• by couchslug (175151)

        There wasn't much for non-lethal riot control gear back then, and issued rifles didn't have effective non-lethal accessories.

        • by jd (1658)

          Interesting, as one of the complaints make by the most recent investigation into Bloody Sunday was that issued rifles at that time DID have effective non-lethal accessories. So link please or they did.

        • Are you saying sticks and hosepipes are a new invention?

    • by MrMista_B (891430)

      24 hours later without charges?

      What are you talking about?

      That's being changed to indefinite suspension without trial, for any individual, citizen or not, outside of or within US borders.

      Released 24 hours later. Pah. That's a thing of the past.

    • Seriously I get really tired of this garbage of every time a story comes up about protests in another nation, that some people seem to need to try and make it about the US. How STFU? This is about Kazakhstan, and the people there. Not about the US.

      I don't really care what your reasons are for posts like this, they are annoying and stupid. If it is some kind of moral equivalence crap like "Oh the US does some bad stuff so none of their citizens should ever be able to talk about anywhere else," then it is stu

    • by Yvanhoe (564877)

      At least in the Land of the Free we don't kill protesters.

      Luckily NDAA will soon close this loophole.

  • Who is providing the information that the internet has been shut down there? Google data doesn't seem to indicate this so far (http://www.google.com/transparencyreport/traffic/), so where are we getting this information from? Not saying it isn't happening, I just like at least 1 source to backup stories that involve the internet being cut off to an entire nation...
  • by wisebabo (638845) on Saturday December 17, 2011 @10:38PM (#38413450) Journal

    Other than e-mail, what is the best way to get your message across (probably text only) to the largest number of people?

    Some sort of newsgroup, bulletin board? Or is it twitter? (But then you need to have a following right? I don't know, I don't tweet).

    Heaven forbid that we (in the democratic west) ever face this problem but maybe while traveling we might face a situation where just getting a few characters out of info could mean a world of difference. I'm reminded of the time when that Israeli scientist who blew the cover on their nuclear program was caught. As he was being transported via a van in front of a bunch of photographers, he pressed his palm up to the glass where, clearly legible, was a short message (I think it said where he had been kidnapped). I think there was another short message sent by a journalist right when he was being taken in by the Egyptian police (a long time ago) which helped keep him from "disappearing".

    Hope that never, ever happens to me. Maybe having a tiny USB modem should be part of my travel kit.

    • HAM Radio
    • by bbqsrc (1441981)
      Even if you don't have a large following on Twitter, for things like this situation, there is almost always a hashtag for the protest in use. For Egypt, it was #jan25, so if you wanted to send a message about Egypt to as many people as possible, you send a message with #jan25 somewhere in it, and people would easily find it, and retweet it to their followers.

      Abstractly, in a lot of ways a hashtag on Twitter is like an asynchronous equivalent to an IRC channel, in that you can search for it and get any me
      • by wisebabo (638845)

        Thanks. I guess I should set up an (emergency) twitter account.

        Is there a publicly accessible database of all the twitter hashtags? So I'd know which ones to "broadcast" on? (like #takenbypolice or something like that?)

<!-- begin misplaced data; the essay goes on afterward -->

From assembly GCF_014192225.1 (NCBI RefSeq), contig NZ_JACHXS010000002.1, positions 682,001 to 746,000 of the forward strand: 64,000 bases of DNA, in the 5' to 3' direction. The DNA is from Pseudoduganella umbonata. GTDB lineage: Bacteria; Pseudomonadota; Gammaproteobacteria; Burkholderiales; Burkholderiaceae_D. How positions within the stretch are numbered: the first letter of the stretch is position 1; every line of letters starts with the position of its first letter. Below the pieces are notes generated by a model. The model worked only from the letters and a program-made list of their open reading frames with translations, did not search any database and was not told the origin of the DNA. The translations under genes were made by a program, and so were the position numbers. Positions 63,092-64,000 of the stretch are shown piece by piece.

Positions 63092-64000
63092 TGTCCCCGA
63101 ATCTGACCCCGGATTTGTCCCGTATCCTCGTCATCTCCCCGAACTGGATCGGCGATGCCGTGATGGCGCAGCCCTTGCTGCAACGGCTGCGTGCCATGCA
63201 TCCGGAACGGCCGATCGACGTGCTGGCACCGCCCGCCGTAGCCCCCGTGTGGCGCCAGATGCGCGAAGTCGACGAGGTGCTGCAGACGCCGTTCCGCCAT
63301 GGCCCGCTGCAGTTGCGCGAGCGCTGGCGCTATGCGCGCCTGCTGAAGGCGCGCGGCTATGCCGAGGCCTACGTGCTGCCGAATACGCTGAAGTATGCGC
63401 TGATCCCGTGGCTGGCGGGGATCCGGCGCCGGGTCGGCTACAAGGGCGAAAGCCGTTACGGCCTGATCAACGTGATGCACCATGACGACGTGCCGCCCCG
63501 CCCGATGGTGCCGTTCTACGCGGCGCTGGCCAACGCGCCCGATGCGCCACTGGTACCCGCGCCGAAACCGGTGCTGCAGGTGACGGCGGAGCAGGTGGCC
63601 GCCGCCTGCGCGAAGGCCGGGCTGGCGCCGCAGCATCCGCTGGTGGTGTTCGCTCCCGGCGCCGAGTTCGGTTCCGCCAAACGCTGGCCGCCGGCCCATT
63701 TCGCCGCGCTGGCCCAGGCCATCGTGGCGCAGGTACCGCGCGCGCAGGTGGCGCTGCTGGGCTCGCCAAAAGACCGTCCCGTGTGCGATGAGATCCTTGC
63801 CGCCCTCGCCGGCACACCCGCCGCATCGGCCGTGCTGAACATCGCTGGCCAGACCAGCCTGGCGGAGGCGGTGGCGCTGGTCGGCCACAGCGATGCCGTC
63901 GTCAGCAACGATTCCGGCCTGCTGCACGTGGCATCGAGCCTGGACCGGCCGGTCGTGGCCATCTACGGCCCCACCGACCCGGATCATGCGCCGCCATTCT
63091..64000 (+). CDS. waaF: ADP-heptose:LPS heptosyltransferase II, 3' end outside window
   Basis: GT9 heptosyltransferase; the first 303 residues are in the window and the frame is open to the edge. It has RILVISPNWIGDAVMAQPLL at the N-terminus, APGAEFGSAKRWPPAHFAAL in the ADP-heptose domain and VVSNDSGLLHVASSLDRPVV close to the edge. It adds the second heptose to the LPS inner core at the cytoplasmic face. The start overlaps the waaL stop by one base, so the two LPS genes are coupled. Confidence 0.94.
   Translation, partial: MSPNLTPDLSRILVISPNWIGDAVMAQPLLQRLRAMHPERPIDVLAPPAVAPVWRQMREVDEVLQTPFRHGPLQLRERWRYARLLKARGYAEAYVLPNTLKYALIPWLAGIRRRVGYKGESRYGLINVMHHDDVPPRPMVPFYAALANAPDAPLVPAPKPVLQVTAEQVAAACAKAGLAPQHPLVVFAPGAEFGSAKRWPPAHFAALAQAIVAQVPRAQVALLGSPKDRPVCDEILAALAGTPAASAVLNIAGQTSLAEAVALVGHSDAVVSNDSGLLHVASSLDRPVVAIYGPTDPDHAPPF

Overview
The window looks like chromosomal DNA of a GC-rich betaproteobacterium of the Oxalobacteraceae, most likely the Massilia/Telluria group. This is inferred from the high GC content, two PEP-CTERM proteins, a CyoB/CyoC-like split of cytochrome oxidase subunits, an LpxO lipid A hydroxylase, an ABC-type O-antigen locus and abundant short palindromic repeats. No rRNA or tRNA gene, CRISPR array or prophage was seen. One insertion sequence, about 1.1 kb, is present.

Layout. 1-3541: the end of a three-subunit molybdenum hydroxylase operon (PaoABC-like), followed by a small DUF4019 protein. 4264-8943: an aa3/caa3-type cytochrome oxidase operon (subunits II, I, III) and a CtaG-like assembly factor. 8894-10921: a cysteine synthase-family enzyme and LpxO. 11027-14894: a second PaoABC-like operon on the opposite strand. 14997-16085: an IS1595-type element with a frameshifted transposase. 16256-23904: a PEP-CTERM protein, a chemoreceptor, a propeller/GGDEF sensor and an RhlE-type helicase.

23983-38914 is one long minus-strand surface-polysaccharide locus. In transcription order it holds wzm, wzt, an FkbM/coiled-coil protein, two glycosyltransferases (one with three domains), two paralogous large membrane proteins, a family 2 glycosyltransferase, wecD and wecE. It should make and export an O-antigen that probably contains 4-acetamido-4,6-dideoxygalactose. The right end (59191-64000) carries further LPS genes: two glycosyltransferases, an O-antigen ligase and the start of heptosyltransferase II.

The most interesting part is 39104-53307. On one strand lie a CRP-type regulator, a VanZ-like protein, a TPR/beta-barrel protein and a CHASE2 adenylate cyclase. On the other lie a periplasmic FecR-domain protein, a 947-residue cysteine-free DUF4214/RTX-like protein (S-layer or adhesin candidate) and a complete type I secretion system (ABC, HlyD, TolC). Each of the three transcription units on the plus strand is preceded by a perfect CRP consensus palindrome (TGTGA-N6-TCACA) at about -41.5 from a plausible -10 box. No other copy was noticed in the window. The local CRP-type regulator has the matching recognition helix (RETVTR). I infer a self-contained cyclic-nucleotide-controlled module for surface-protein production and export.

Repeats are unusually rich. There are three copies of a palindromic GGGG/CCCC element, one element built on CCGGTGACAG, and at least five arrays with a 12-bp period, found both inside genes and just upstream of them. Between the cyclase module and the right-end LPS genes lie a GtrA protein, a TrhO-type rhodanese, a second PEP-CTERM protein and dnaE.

• I'd recommend RFC1149 [ietf.org]. It's slow and a lot less reliable than what we're used to, but less susceptible to having cables cut, ISPs shut down or routers powered off.
  • ... we need an amendment to the US constitution that says something to the tune of "deliberately disrupting access to communications between free people not convicted of crime, for any reason, is considered an act of terrorism and will be tried as such".

    Obviously with few exclusions and clearer definitions.

    Imagine if people in public service, with ability to manipulate services, that disagree with members of the public, begin to discriminate selectively or bluntly but deliberately in an attempt to defeat th

    • by tftp (111690)

      That would make sense only if access to communications is a human right and not a service that you buy and sell. Otherwise your rights and seller's rights are defined by the contract.

      Also note that one man's freedom fighter is another man's terrorist. BART is not a political stage - it is a conveyance, so it was proper for them to fulfill their primary mission at expense of a tertiary one.

    • by nedlohs (1335013)

      Wow that sounds like one of the worst constitutional amendments I've heard proposed.

      So if I don't pay my cell phone bill or don't bother putting more money on my prepaid one, and they stop letting me make calls from it - then the phone company just committed an act of terrorism?

      The FAA are terrorists because they say you can't use your cell phone while flying?

      When someone runs their bittorrent client while I'm trying to use skype and lags my connection out they're a terrorist?

      The librarian telling you to be

      • You just misinterpreted the shit out of what I said. Try again without being a creative negative nancy.

  • Kazakhstan greatest country in the world.
    All other countries are run by little girls.
    Kazakhstan number one exporter of potassium.
    Other countries have inferior potassium.

    Kazakhstan home of Tinshein swimming pool.
    It’s length thirty meter and width six meter.
    Filtration system a marvel to behold.
    It remove 80 percent of human solid waste.

    Kazakhstan, Kazakhstan you very nice place.
    From Plains of Tarashek to Norther fence of Jewtown.
    Kazakhstan friend of all except Uzbekistan.
    They very nosey people with bone

  • https://twitter.com/#!/MarietjeD66

  • Don't you guys mean ubeki-beki-beki-beki-stan-stan?
  • Why is that that the first time I hear about massive protests in Kazakhstan is a post on /. about hactivists doing an end run around an internet shutdown?

    Oh, yeah, I remember now... because I live in the good old USA where we have freedom of the press. That is freedom of the 6 (or is it 5 now) media corporations to ignore whatever they want.

    http://www.businessinsider.com/these-time-magazine-covers-explain-why-americans-know-nothing-about-the-world-2011-11 [businessinsider.com]

Genius is ten percent inspiration and fifty percent capital gains.

Working...